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Helium Supply Gets A Lift

Industrial Gases: New plant in Qatar will ease shortages for scientific instrument users

by Marc S. Reisch
July 15, 2013 | A version of this story appeared in Volume 91, Issue 28

Credit: Air Liquide
This helium liquefier, shown under construction, is now operating in Qatar.
This is a photo of a now finished helium liquefier, shown under construction, in Qatar.
Credit: Air Liquide
This helium liquefier, shown under construction, is now operating in Qatar.

The start-up of a big new helium plant in Qatar should go a long way to ease shortages of the lighter-than-air chilling gas, which is essential to the operation of many scientific instruments and to the manufacture of fiber-optic cables and semiconductors.

The plant, in Qatar’s Las Raffan Industrial City, is the world’s largest helium liquefier, with a production capacity of more than 1.3 billion cu ft per year, according to Air Liquide, which built the purification and chilling equipment. It is operated by Qatar’s RasGas, which separates the helium from natural gas that is drawn from the country’s North Field deposits.

The new unit, with annual capacity of 2.1 billion cu ft., makes Qatar the world’s second-largest source of helium. The U.S. cranked out nearly 4.9 billion cu ft of helium last year, of which more than 60% was exported, according to the U.S. Geological Survey.

Air Liquide says the start-up marks the next step toward stability in the global helium market, which has been plagued by production glitches and falling supply from traditional sources. Air Liquide has a contract to buy and distribute half of the new Qatari helium. Germany’s Linde and Japan’s Iwatani will buy the remainder of the output.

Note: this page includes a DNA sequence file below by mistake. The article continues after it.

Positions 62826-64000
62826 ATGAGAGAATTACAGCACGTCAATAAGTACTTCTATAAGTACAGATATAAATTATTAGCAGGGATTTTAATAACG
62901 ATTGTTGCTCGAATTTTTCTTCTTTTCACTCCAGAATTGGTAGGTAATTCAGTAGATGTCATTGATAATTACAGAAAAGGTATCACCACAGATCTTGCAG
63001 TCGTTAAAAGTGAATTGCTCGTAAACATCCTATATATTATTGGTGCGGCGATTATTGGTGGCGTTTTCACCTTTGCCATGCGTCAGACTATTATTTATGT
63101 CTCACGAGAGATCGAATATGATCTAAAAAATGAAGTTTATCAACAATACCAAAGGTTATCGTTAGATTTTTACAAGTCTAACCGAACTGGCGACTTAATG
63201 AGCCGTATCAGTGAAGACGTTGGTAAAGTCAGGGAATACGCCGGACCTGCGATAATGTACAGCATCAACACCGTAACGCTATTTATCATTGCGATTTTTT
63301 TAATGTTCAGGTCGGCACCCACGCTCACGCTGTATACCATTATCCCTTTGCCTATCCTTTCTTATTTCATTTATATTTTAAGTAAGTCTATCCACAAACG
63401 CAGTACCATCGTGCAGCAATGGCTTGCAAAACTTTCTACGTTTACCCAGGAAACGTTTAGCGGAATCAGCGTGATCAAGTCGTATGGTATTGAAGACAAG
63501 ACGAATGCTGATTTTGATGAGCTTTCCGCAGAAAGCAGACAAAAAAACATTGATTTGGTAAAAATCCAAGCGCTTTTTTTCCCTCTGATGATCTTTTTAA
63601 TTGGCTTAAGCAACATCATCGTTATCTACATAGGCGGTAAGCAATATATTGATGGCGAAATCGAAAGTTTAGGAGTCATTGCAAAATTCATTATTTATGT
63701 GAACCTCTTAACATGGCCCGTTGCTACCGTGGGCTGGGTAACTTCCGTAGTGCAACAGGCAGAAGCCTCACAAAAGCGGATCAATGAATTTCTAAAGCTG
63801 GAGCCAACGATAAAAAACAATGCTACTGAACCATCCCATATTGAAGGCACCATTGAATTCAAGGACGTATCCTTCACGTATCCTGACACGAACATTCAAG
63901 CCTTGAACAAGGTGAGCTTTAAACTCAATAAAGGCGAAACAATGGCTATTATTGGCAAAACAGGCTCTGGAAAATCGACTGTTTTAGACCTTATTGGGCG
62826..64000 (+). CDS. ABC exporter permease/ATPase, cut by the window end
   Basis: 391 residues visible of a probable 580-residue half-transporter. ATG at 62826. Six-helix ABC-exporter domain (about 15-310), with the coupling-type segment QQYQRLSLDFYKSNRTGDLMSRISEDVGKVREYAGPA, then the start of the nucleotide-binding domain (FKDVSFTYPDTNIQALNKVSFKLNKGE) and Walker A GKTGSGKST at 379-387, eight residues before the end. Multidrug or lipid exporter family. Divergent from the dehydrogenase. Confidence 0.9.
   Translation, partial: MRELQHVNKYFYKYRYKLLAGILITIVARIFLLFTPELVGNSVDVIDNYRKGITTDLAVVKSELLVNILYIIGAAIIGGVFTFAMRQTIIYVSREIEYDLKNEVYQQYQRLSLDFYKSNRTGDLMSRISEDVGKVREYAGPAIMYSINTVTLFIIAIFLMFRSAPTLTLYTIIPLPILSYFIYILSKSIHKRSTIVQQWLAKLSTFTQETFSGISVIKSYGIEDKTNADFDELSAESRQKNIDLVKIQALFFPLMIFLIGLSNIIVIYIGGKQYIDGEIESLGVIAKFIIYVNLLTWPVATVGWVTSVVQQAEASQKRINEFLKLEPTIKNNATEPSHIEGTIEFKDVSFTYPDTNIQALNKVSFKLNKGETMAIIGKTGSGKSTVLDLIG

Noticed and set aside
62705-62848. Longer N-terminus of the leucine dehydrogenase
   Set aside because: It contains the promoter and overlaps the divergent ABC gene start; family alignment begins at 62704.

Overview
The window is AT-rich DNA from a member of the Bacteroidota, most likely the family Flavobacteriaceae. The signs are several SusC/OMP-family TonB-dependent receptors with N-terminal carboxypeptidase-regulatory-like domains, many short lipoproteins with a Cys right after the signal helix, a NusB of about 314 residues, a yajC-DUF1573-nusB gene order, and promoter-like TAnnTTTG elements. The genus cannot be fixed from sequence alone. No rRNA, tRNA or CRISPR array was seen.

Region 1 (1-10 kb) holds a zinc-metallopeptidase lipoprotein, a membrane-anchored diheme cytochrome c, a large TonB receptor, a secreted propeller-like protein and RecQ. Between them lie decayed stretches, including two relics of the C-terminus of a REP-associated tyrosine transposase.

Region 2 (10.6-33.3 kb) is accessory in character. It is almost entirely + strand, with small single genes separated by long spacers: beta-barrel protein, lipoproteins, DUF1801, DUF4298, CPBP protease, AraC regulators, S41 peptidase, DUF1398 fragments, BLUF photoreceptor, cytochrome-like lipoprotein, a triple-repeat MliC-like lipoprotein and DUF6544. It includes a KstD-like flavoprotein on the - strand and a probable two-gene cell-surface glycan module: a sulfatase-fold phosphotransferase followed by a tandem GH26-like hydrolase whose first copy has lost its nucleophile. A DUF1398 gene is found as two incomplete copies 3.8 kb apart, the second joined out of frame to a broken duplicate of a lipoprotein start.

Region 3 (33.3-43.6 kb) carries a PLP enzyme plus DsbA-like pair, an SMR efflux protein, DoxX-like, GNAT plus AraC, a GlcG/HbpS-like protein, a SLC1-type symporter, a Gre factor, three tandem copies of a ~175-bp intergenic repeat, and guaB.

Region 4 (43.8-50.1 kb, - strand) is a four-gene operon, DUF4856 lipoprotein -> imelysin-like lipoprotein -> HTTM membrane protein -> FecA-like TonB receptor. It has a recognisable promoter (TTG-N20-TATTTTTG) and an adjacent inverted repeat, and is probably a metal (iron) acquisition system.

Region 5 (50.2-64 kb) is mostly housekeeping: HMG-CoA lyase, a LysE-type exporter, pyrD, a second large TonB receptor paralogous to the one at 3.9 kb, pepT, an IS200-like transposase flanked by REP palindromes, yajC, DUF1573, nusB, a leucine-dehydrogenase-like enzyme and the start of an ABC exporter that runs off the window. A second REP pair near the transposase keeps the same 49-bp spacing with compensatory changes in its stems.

U.S. users welcome the additional supply, but they say helium prices remain too high. “Helium is still $13 per L for us,” says Martha Morton, director of research instrumentation at the University of Nebraska, Lincoln. Last year prices were as high as $22 per L for some users, up from about $5 per L a few years earlier.

Morton has already heard from suppliers that prices will rise in 2014. That’s when she plans to refill a repaired 600-MHz nuclear magnetic resonance instrument that was damaged last year when she couldn’t get the helium needed to keep it operating.

Just how much of an increase Morton will have to pay hinges on the potential shutdown in October of Cliffside Field, a U.S. government reserve in Texas that accounted for one-third of the world’s helium output last year. Congress is now considering legislation to keep the field operating for a few more years until reserves run out.



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